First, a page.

February marks American Heart Month, a great time to commit to a healthy lifestyle and make small ch
Small Changes Can Make a Big Difference
Schedule a visit with your doctor to talk about heart health. It’s important to schedule regular check-ups even if you think you are not sick. Partner with your doctor and health care team to set goals for improving your heart health, and don’t be afraid to ask questions and trust their advice. Always talk to your doctor before you begin a new exercise routine.
Add exercise to your daily routine.
Start off the month by walking 15 minutes, 3 times each week. By mid-month, increase your time to 30 minutes, 3 times each week. To get the maximum heart health benefit from any aerobic exercise, aim to reach between 50 and 85 percent of your maximum heart rate. Climbing stairs is an easy way to get into that target range, whether you do it at home or at the gym on a stair machine. To find your maximum heart rate, subtract your age from 220.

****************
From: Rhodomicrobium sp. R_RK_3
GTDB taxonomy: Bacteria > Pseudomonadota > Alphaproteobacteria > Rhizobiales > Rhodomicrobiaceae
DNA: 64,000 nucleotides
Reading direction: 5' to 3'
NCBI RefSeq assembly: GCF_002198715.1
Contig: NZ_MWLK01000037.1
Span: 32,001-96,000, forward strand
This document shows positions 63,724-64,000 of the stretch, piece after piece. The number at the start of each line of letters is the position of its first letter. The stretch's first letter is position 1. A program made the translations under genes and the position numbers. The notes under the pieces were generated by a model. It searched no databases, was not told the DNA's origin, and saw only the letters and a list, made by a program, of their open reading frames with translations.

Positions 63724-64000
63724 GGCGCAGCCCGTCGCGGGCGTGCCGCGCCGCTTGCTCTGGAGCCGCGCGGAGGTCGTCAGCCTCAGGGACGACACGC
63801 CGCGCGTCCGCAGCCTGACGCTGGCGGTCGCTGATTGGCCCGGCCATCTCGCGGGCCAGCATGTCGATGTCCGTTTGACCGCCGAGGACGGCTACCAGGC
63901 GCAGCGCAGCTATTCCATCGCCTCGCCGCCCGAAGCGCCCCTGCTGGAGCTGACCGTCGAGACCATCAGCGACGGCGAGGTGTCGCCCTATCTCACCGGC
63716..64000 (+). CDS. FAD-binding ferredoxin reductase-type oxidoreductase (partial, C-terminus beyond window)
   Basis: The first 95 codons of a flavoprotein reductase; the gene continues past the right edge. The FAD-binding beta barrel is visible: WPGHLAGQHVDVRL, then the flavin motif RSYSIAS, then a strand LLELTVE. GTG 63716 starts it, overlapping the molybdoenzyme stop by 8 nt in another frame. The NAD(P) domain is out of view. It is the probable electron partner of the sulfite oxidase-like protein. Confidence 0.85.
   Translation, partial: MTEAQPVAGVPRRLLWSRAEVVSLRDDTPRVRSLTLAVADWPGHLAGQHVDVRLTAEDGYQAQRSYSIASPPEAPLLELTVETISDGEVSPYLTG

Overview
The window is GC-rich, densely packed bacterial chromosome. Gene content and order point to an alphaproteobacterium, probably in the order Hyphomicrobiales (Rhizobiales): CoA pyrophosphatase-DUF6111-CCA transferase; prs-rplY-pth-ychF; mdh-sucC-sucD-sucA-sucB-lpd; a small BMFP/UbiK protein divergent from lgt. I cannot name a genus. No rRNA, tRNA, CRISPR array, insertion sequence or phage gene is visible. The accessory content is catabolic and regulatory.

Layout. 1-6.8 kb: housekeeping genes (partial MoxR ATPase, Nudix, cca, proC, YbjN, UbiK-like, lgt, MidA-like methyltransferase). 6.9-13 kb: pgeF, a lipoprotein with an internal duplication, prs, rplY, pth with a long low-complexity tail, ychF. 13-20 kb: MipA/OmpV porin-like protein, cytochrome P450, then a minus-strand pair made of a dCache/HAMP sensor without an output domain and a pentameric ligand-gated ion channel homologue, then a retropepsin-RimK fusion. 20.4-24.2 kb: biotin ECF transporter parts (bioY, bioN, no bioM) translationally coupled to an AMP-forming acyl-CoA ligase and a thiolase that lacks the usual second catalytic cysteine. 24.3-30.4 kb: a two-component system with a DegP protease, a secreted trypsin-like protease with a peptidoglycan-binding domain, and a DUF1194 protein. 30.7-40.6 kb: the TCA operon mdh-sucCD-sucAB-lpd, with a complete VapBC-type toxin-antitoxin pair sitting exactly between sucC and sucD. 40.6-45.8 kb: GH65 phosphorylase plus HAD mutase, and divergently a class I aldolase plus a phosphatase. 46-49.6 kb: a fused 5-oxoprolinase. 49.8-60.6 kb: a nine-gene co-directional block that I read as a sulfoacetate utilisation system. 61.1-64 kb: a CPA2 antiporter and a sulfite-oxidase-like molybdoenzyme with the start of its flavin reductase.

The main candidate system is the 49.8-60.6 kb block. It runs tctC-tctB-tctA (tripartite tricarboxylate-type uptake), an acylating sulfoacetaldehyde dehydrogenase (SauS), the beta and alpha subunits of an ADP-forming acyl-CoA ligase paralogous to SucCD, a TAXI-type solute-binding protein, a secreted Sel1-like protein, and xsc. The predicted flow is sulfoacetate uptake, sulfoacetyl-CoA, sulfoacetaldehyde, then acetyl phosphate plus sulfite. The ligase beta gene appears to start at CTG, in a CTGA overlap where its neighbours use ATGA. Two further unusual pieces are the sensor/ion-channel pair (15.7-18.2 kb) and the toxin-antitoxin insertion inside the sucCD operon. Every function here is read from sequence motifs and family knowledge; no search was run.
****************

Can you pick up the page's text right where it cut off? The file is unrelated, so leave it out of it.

Increase healthy eating.
Cook heart-healthy meals at home at least 3 times each week and make your favorite recipe lower sodium. For example, swap out salt for fresh or dried herbs and spices. The American Heart Association’s website has recipes that are so good you won’t even think “healthy” you will think “delicious”!
Take steps to quit smoking.
If you currently smoke, quitting can cut your risk for heart disease and stroke. Learn more at CDC’s Smoking and Tobacco Use.
Besides relieving stress, holding hands with your partner lowers your blood pressure, which is one of the major contributors to heart disease. ... The power of a warm touch goes beyond the health benefits to the heart; a study from Behavioral Medicine backs up this claim